Friday, July 18, 2008

Do Words Ever Feel Like They're Literally on the Tip of Your Tongue?

In the course of writing my book with Russ Hurlburt, I started to notice what I took to be a pattern in our subject Melanie, and others, to over-literalize their metaphors into phenomenological reports -- that is, to regard themselves as having real conscious experiences that match the explicit or implicit metaphors they use to describe their mental lives, to think of themselves, for example, as literally seeing red when angry, being "blue" when depressed (Hurlburt and Schwitzgebel 2007, p. 72), or as experiencing their thoughts as sometimes literally in the back of their heads or minds (Hurlburt and Schwitzgebel 2007, p. 160). I'm generally suspicious of such claims.

So at the latest meeting of the Society for Philosophy and Psychology, when Jonathan Weinberg claimed to have a word on the tip of his tongue, I jumped in with the question of whether he really experienced a feeling like that of having a word near the tip of his tongue. Perhaps wisely, he denied it. Yet for all my skepticism, I feel some pull toward taking the "tip of the tongue" expression literally as an actual description of the phenomenology of having a word or name near to hand but not quite there.

In the case of seeing red when angry, I looked at cross-linguistic data: If people really do sometimes see red when angry, we might expect to see versions of that phrase across languages, or at least a cross-cultural association of red and anger; but we don't. For the tip-of-the-tongue phenomenon, however, there's much broader cultural agreement about the metaphor. Schwartz 1999 surveyed 51 Indo-European and non-Indo-European languages and found that 45 out of 51 used something like the "tip of the tongue" metaphor. Korean puts it particularly nicely with the phrase "sparkling at the end of the tongue".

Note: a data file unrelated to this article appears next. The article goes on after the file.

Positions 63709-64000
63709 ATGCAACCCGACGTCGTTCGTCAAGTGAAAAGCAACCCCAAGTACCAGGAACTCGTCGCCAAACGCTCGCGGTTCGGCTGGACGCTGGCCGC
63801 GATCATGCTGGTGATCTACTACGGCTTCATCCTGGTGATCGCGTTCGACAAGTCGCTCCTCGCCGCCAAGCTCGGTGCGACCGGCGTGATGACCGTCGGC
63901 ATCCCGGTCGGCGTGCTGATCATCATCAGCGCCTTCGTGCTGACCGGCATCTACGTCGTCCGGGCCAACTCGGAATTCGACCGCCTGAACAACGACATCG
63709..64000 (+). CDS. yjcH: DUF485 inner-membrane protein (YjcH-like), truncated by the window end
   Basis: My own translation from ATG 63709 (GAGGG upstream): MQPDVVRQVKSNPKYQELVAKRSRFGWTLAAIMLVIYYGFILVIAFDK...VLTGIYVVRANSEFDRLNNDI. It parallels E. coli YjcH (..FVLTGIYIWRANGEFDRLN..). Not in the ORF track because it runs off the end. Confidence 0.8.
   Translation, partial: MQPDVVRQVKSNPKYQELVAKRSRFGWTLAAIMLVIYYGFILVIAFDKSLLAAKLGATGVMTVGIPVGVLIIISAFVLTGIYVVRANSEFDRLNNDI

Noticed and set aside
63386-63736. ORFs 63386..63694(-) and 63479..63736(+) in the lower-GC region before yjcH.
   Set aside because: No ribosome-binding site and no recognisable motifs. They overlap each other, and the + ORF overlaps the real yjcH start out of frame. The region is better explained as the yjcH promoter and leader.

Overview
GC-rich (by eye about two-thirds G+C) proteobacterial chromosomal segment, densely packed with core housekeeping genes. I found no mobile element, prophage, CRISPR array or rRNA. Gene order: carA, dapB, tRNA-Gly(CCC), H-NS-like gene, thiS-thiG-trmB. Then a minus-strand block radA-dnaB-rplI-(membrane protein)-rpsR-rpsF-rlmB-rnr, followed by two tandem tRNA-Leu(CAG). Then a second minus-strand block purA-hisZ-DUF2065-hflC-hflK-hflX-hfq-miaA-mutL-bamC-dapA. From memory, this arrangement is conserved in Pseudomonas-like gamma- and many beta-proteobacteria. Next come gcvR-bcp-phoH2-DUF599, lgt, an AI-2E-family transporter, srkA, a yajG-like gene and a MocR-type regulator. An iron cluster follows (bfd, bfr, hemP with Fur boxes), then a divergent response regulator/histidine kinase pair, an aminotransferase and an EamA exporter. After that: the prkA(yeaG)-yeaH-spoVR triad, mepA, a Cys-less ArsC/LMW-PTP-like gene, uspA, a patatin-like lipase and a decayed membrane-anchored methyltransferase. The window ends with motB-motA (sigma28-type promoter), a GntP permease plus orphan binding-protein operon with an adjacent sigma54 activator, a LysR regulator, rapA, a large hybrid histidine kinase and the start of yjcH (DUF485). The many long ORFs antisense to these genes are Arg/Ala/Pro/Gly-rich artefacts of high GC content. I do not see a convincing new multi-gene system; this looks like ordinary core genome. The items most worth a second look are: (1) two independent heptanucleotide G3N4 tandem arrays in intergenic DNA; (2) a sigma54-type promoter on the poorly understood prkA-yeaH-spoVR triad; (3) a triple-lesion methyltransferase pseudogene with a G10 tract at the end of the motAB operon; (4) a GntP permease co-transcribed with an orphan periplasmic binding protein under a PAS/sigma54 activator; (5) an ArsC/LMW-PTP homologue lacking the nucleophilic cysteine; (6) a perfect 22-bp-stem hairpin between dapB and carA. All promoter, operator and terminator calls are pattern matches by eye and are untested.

So maybe there really is a widespread phenomenology here that this metaphor is latching onto?


Anonymous said...

"Schwartz 1999 surveyed 51 Indo-European and non-Indo-European languages and found that 45 out of 51 used something like the "tip of the tongue" metaphor."

Though I think the paper is interesting, and the author's informal survey is of some value, that isn't much of a statistic. The fact that Dutch and Afrikaans both have the same metaphor isn't terribly enlightening. ;-)

Jonathan Jenkins Ichikawa said...

Huh. I'm having a bit of a hard time understanding just what this phenomenology would amount to. I don't know if I think that spoken words feel like they literally have locations at all.

I have no idea what it would be like, for instance, to have the literal phenomenology of having my spoken words located in my feat, or on top of my head. Do you think there are possible sensations like that?

Gina Rini said...

It seems at least possible that there is a neurological basis for the relevant phenomenology (assuming that there is some phenomenology at work behind the metaphors).